Among wage and salary workers, 3.5 percent are unionized and only 34 out of 77 provinces have labor unions. Thai law allows private-sector workers to form and join trade unions of their choosing without prior authorization, to bargain collectively, and to conduct legal strikes, although these rights come with some restrictions. Noncitizen migrant workers, whether registered or undocumented, do not have the right to form unions or serve as union officials. Migrants can join unions organized and led by Thai citizens.
In 2019 the government issued a new regulation to ensure that seasonal employees in agriculture, fishing, forestry, and husbandry businesses have access to the government’s accident compensation fund. Additional information on migrant workers issues and rights can be found in the U.S. Trafficking in Persons Report, as well as the Labor Rights chapter of the U.S. Human Rights report.
12. U.S. International Development Finance Corporation (DFC) and Other Investment Insurance Programs
Under an agreement with the Thai government, the U.S. International Development Finance Corporation (DFC, formerly the Overseas Private Investment Corporation) can provide equity investments, debt financing, partial credit guarantees, political risk insurance, grants and private equity capital to support U.S. and other investors and their investments. DFC also can provide debt financing, in the form of direct loans and loan guarantees, of up to USD one billion per project for business investments, preferably with U.S. private sector participation, covering sectors as diverse as tourism, transportation, manufacturing, franchising, power, infrastructure, and others. DFC political risk insurance is also available for currency inconvertibility, expropriation, and political violence for U.S. and other investments including equity, loans and loan guarantees, technical assistance, leases, and consigned inventory or equipment. Grants, a new tool for DFC, are available for projects that are already reasonably developed but need additional, limited funding and specific work — for example technical, environmental and social-risk (E&S) screening, or legal advice — in order to be bankable and eligible for DFC financing or insurance. In addition, DFC supports twelve private equity funds that are eligible to invest in projects in Thailand. In all cases, DFC support is available only where sufficient or appropriate investment support is unavailable from local or other private sector financial institutions.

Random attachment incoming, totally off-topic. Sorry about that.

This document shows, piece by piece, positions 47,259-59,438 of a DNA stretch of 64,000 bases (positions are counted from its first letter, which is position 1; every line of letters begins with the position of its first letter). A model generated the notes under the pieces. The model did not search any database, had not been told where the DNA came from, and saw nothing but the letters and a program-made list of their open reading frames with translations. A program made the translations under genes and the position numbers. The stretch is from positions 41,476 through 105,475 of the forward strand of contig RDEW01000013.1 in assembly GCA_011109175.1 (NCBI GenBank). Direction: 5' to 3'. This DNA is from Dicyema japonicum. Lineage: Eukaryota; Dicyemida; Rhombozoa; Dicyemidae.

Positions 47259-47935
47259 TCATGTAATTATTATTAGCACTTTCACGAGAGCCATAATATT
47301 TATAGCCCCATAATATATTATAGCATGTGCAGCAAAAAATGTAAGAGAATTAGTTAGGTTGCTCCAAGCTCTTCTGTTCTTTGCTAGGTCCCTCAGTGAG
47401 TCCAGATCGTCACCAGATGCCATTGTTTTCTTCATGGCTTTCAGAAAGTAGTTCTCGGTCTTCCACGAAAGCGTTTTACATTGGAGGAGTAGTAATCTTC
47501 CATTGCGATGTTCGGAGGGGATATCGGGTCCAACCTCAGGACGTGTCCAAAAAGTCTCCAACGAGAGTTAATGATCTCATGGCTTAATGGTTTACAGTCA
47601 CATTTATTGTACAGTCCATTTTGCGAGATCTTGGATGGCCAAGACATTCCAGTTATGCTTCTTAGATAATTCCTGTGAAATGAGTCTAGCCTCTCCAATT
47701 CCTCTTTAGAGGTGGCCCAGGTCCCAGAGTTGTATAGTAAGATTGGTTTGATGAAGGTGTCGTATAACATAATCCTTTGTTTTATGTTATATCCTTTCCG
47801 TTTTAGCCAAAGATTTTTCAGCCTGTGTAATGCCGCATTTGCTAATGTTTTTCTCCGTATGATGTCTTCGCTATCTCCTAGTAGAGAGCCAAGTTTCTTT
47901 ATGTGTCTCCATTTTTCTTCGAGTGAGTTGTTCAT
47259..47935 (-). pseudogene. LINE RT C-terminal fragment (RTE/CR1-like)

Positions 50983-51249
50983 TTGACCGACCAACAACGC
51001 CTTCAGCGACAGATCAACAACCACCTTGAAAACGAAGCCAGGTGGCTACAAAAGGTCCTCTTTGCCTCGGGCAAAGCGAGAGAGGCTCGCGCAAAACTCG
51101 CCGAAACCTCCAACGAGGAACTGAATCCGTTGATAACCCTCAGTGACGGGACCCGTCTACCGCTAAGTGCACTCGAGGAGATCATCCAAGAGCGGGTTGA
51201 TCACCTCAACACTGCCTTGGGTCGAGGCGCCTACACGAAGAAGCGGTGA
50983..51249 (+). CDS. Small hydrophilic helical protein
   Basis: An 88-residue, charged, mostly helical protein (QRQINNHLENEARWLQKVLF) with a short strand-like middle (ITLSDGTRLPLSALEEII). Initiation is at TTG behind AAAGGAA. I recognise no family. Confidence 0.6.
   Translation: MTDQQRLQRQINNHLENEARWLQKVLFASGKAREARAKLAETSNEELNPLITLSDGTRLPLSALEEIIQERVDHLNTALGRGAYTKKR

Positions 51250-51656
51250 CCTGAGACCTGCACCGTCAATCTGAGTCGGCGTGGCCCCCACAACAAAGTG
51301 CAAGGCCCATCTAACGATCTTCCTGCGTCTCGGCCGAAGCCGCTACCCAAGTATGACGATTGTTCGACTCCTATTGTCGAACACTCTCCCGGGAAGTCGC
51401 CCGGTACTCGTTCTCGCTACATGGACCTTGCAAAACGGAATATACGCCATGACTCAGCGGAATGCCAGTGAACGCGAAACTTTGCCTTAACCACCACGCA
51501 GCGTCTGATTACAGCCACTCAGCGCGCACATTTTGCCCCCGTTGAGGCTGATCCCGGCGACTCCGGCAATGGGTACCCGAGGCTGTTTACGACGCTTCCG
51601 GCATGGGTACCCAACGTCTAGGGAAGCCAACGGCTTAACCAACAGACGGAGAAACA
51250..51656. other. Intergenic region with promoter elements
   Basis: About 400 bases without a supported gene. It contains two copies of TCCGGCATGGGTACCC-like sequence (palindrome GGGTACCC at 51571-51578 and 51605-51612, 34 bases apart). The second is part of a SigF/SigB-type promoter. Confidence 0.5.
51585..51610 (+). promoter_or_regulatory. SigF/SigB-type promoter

13. Foreign Direct Investment and Foreign Portfolio Investment Statistics
|Host Country Statistical source*||USG or international statistical source||USG or International Source of Data: BEA; IMF; Eurostat; UNCTAD, Other|
|Host Country Gross Domestic Product (GDP) ($M USD)||2019||$545,519||2018||$504,993||www.worldbank.org/en/country|
|Foreign Direct Investment||Host Country Statistical source*||USG or international statistical source||USG or international Source of data: BEA; IMF; Eurostat; UNCTAD, Other|
|U.S. FDI in partner country ($M USD, stock positions)||2018||$16,233||2018||$17,667||BEA data available at https://www.bea.gov/international/direct-investment-and-multinational-enterprises-comprehensive-data|
|Host country’s FDI in the United States ($M USD, stock positions)||2018||$7,918||2018||$2,375||BEA data available at https://www.bea.gov/international/direct-investment-and-multinational-enterprises-comprehensive-data|
|Total inbound stock of FDI as % host GDP||N/A||N/A||2018||48.9%||https://unctad.org/en/Pages/DIAE/
|Direct Investment from/in Counterpart Economy Data|
|From Top Five Sources/To Top Five Destinations (US Dollars, Millions)|
|Inward Direct Investment||Outward Direct Investment|
|Total Inward||$238,620||100%||Total Outward||$135,920||100%|
|Japan||$86,810||36.4%||China, P.R.: Hong Kong||$24,157||17.8%|
|China, P.R.: Hong Kong||$23,354||9.8%||Mauritius||$10,367||7.6%|
|“0” reflects amounts rounded to +/- USD 500,000.|
|Portfolio Investment Assets|
|Top Five Partners (Millions, US Dollars)|
|Total||Equity Securities||Total Debt Securities|
|All Countries||$56,517||100%||All Countries||$28,688||100%||All Countries||$27,829||100%|
|United States||$8,030||14%||United States||$5,772||20%||China, P.R. Mainland||$2,974||11%|
|China, P.R.: Mainland||3,306||6%||Singapore||$3,561||12%||United States||$2,258||8%|
|Singapore||$4,213||7%||China, P.R.: Hong Kong||$1,837||6%||China, P.R.: Hong Kong||$1,399||5%|